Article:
We recently went away for a long weekend in Cornwall just Nonna, Rowan, Alyssa and I. It was your standard UK caravan holiday break and we were so excited to enjoy activities on the site and spend time together. We had a wonderful time (check out our Hendra Holidays Review to read all about it) and the kids had a ball doing all the different activities. The main thing both kids wanted to do and that we spent the majority of our time doing was swimming. There was a great big swimming pool with slides and flumes for the older kids and then a few bits for the younger ones. Now, I like swimming but the thought of donning a swimming suit at my current size doesn’t fill me with joy let me tell you but it’s my own fault and I have always said I would not let Alyssa miss out on anything because I enjoy too much food. So with a grimace, I pulled on my suit, grabbed their hands and slipped into the pool as quickly as I could. Within minutes I had forgotten all about what I looked like because we were having too much fun. It wasn’t until later, when I sat at the edge of the kiddie pool, body exposed and glanced around that I was reminded of my concern once again…
I sat there and looked around and became very self-conscious at first. I noticed two young girls who couldn’t have been older than 13, looking at me and then whispering and giggling to each other. It was possibly nothing but it felt like everything and I wanted to scream at them to not be the “mean-girl” because we have enough pulling us down in the world without doing it to each other. They soon moved on to something else, though I found it a little ironic when they stood up in the water and I discovered that they were both themselves slightly over-weight for their height.
However, I didn’t feel self-conscious for long because as I looked around a realisation crossed my mind as I realised that around the pool on the seating provided for those who want to watch and not swim, were women. All women. There was one older gentleman having a doze but the rest of the people sitting around the pool were women. The youngest I would have said was about 17 who was sat doing that thing we do where you sit down and continually pull your t-shirt away from your tummy to ensure it is falling okay and not clinging and showing a roll.
It was at this point I felt really sad. None of these women were slim but in equal part, none were huge either. All between a size 16-22 and yet they were all sat there watching and not in the pool. I looked across the water and did note that the majority of the adults in the pool were in fact male. Granted, I don’t know why they were sat out – it could of been for health reasons, tiredness, they can’t swim or some other reason. However, sat there and looking round it made me feel sad that these women were on the sidelines and not joining in with the fun their children were obviously having.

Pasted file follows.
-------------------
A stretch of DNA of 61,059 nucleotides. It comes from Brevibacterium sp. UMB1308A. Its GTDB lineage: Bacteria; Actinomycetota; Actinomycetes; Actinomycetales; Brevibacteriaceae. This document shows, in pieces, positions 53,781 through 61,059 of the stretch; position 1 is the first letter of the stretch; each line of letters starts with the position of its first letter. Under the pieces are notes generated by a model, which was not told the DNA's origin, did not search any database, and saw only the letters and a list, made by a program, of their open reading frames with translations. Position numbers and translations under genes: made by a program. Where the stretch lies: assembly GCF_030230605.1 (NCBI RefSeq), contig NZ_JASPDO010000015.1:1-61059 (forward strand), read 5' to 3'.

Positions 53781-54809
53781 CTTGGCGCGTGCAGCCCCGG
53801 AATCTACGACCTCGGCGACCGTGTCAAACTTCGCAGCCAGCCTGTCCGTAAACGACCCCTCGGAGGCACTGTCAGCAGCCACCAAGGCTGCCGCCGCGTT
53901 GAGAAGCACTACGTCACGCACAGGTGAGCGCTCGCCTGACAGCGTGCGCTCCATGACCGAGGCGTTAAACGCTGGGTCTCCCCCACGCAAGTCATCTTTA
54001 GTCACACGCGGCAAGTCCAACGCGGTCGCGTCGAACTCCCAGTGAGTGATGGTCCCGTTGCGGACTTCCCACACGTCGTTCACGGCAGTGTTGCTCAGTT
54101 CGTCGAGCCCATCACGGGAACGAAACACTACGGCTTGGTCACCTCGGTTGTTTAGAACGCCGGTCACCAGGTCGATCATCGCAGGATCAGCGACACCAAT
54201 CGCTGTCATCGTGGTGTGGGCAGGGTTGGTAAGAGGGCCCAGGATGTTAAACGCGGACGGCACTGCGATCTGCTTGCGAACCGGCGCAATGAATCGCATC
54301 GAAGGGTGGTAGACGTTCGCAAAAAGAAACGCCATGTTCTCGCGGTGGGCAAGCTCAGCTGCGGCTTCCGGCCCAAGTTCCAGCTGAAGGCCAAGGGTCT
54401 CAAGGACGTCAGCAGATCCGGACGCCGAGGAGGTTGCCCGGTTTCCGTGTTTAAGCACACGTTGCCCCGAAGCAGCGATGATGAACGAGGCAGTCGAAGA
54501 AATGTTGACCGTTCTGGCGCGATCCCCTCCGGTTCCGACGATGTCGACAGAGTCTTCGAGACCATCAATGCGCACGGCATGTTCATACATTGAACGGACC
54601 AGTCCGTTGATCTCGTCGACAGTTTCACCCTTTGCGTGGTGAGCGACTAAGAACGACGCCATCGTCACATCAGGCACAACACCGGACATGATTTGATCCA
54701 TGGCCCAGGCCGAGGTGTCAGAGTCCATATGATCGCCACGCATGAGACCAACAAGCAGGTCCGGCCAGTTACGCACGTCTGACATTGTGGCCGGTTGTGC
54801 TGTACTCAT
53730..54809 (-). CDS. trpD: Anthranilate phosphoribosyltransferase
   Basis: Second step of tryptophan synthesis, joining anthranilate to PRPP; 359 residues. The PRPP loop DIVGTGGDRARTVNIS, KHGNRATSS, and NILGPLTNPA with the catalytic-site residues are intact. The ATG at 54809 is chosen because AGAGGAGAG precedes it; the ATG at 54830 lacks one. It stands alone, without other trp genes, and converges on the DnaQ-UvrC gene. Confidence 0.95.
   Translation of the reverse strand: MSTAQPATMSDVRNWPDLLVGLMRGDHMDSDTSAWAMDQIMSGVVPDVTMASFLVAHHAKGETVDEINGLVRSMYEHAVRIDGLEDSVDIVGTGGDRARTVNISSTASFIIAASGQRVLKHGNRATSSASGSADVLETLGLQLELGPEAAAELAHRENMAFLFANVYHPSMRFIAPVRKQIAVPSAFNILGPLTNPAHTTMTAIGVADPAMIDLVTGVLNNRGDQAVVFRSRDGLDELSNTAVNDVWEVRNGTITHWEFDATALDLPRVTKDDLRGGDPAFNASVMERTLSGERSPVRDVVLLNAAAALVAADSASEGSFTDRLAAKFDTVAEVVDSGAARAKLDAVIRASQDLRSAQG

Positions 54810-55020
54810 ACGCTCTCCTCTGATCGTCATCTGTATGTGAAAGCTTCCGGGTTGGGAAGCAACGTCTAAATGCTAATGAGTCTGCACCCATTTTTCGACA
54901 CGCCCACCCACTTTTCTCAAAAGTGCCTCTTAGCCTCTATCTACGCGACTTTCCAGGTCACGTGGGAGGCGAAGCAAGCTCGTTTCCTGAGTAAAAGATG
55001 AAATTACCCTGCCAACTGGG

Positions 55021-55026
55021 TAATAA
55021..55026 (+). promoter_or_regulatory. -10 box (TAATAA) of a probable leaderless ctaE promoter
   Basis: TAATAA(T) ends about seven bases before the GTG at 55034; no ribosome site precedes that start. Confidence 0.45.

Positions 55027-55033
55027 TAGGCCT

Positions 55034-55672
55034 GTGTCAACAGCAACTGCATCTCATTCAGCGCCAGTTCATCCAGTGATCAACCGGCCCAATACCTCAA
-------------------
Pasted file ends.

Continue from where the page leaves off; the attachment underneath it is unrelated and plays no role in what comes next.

Then another emotion flitted across my mind and that was pride. I am not proud of my size, I do not like my size, but that is my fault and it is up to me to do something about that and I am. However, what I am proud of is that despite my size and feeling uncomfortable, I do not let it effect me doing something with my daughter. Granted I do not have a lot of opportunity to throw another adult into the ring, being a single mother, but even if I did, if Alyssa wanted or asked me to do something with her then I would.
I sat there at the side of the pool, uncomfortable in my size and with how much I was unable to hide in a swim suit but equally proud that I was there with my little girl who kept giving me cuddles and thanking me for taking her swimming and playing with her and her cousin and making her laugh.
The world’s attitude towards size needs to change of course. I completely understand that we need to be healthy, but fat or indeed thin shaming someone is not going to help. However, our attitude towards ourselves needs to undergo a makeover too. We need to take control of our self-image and try and accept and dare I say like who we are and not allow how we see ourselves to effect our children or enjoying the opportunities we have to do things with them.
Don’t sit on the sidelines forever because soon they’ll stop asking us to join them and the opportunities will be lost forever.